19 December 2007
Certain sections of the long-awaited Sexual Offences Act finally came into operation this week. They deal mainly with statutory sexual offences relating to assault, exploitation, trafficking and child pornography.
The Department of Justice and Constitutional Development said in a statement that the operationalisation of the Criminal Law (Sexual Offences and Related Matters) Amendment Act 2007, or the Sexual Offences Act, would “help intensify South Africa’s efforts to fight crimes against women, children, the elderly and the vulnerable.”
The Act comprehensively reviews and amends all aspects of the laws and the implementation of the laws relating to sexual offences.
It deals with all legal aspects relating to sexual offences in a single statute by repealing the common law offence of rape and replacing it with a new expanded statutory offence of rape, applicable to all forms of sexual penetration without consent, irrespective of gender.
The Act repeals the common law offence of indecent assault and replaces it with a new statutory offence of sexual assault, applicable to all forms of sexual violation without consent, creating new statutory offences relating to certain compelled acts of penetration or violation.
It also looks at creating new statutory offences for adults by criminalising the compelling or causing the witnessing of certain sexual conduct and certain parts of the human anatomy, the exposure or display of child pornography and the engaging of sexual services of an adult.
It further repeals the common law offences of incest, bestiality and violation of a corpse, as far as such violation is of a sexual nature, and enacts corresponding new statutory offences and comprehensive provisions dealing with the creation of certain new, expanded or amended sexual offences against children and persons who are mentally disabled.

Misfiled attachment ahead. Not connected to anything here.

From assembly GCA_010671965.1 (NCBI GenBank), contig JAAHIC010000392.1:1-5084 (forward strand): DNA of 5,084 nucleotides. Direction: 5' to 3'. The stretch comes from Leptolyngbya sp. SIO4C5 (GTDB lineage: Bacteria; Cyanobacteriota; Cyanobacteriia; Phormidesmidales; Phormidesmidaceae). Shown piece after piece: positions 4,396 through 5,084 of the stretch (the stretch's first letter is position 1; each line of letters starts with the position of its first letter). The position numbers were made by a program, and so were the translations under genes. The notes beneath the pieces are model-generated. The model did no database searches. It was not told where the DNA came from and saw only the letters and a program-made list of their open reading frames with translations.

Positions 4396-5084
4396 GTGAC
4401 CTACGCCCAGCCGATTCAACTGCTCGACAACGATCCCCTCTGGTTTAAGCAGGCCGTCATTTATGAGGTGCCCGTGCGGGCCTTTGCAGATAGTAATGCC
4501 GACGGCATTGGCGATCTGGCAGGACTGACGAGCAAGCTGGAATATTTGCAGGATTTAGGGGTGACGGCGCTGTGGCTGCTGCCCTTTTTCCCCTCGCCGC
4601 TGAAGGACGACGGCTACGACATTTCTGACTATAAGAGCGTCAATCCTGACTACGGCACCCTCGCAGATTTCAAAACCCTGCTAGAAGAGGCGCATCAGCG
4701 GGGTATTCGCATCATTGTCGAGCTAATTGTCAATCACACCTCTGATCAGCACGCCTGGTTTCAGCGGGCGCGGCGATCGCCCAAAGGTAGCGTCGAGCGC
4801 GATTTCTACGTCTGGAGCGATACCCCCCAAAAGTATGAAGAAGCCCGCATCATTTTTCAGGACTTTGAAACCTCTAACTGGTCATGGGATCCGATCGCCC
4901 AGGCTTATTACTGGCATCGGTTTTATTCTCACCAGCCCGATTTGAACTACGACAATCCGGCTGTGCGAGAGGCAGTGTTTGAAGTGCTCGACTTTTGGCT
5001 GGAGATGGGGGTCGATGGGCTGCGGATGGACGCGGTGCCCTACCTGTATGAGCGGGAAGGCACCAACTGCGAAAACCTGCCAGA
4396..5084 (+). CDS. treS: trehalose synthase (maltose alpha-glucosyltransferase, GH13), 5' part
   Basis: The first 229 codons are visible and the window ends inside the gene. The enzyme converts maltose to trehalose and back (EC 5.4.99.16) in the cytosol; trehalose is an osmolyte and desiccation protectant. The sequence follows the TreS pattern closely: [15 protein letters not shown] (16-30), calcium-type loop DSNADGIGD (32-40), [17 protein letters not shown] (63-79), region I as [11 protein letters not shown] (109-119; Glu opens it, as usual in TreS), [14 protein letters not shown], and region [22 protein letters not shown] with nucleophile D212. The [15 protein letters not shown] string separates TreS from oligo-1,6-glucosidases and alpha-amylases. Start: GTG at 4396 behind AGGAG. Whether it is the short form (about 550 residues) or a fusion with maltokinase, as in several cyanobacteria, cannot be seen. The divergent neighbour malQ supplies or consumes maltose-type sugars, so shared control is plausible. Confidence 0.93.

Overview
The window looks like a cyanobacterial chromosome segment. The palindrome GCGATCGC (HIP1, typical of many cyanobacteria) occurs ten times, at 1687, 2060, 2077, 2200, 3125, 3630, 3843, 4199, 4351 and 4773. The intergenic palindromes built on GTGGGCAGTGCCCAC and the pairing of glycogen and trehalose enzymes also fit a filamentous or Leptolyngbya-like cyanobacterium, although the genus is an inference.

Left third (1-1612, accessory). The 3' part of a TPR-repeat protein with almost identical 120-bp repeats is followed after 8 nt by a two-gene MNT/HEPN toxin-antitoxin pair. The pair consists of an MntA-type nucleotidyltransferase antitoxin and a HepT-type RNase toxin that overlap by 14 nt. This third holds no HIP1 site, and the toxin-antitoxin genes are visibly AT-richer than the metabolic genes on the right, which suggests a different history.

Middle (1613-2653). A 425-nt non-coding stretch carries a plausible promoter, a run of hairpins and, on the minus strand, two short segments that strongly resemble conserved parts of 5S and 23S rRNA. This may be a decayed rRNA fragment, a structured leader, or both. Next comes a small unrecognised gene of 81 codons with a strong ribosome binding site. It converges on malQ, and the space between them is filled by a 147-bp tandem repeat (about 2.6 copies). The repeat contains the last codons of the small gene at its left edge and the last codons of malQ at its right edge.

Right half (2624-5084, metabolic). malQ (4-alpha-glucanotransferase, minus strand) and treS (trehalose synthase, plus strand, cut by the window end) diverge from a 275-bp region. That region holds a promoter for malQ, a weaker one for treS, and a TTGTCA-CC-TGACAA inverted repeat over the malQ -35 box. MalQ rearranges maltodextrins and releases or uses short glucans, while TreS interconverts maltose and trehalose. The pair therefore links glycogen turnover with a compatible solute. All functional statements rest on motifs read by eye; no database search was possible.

These include offences relating to sexual exploitation or grooming, exposure to or display of child pornography or pornography to children, and the creation of child pornography.
This is despite some of the offences being similar to offences created in respect of adults, as the creation of these offences aims to address the particular vulnerability of children and persons who are mentally disabled to sexual abuse or exploitation.
Chapter 5 of the Act takes effect on 21 March 2008, or an earlier date fixed by the President by proclamation in the Gazette. This chapter deals with services for victims of sexual offences and compulsory HIV testing of alleged sex offenders.
Chapter 6 of the Act takes effect on 16 June 2008, or an earlier date fixed by the President by proclamation in the Gazette. This chapter deals with the National Register for Sex Offenders.
The Department said it trusted “that communities and all stakeholders involved will use the Act to fight the scourge of sexual offences head on, and that its implementation will go a long way in placing victims at the centre of the criminal justice system.”
Some of the dramatic changes contained in the bill are that according to the definition of the law, the definition of rape will include a man being raped by another man, for a woman to be raped by another woman and for a man to be raped by a woman.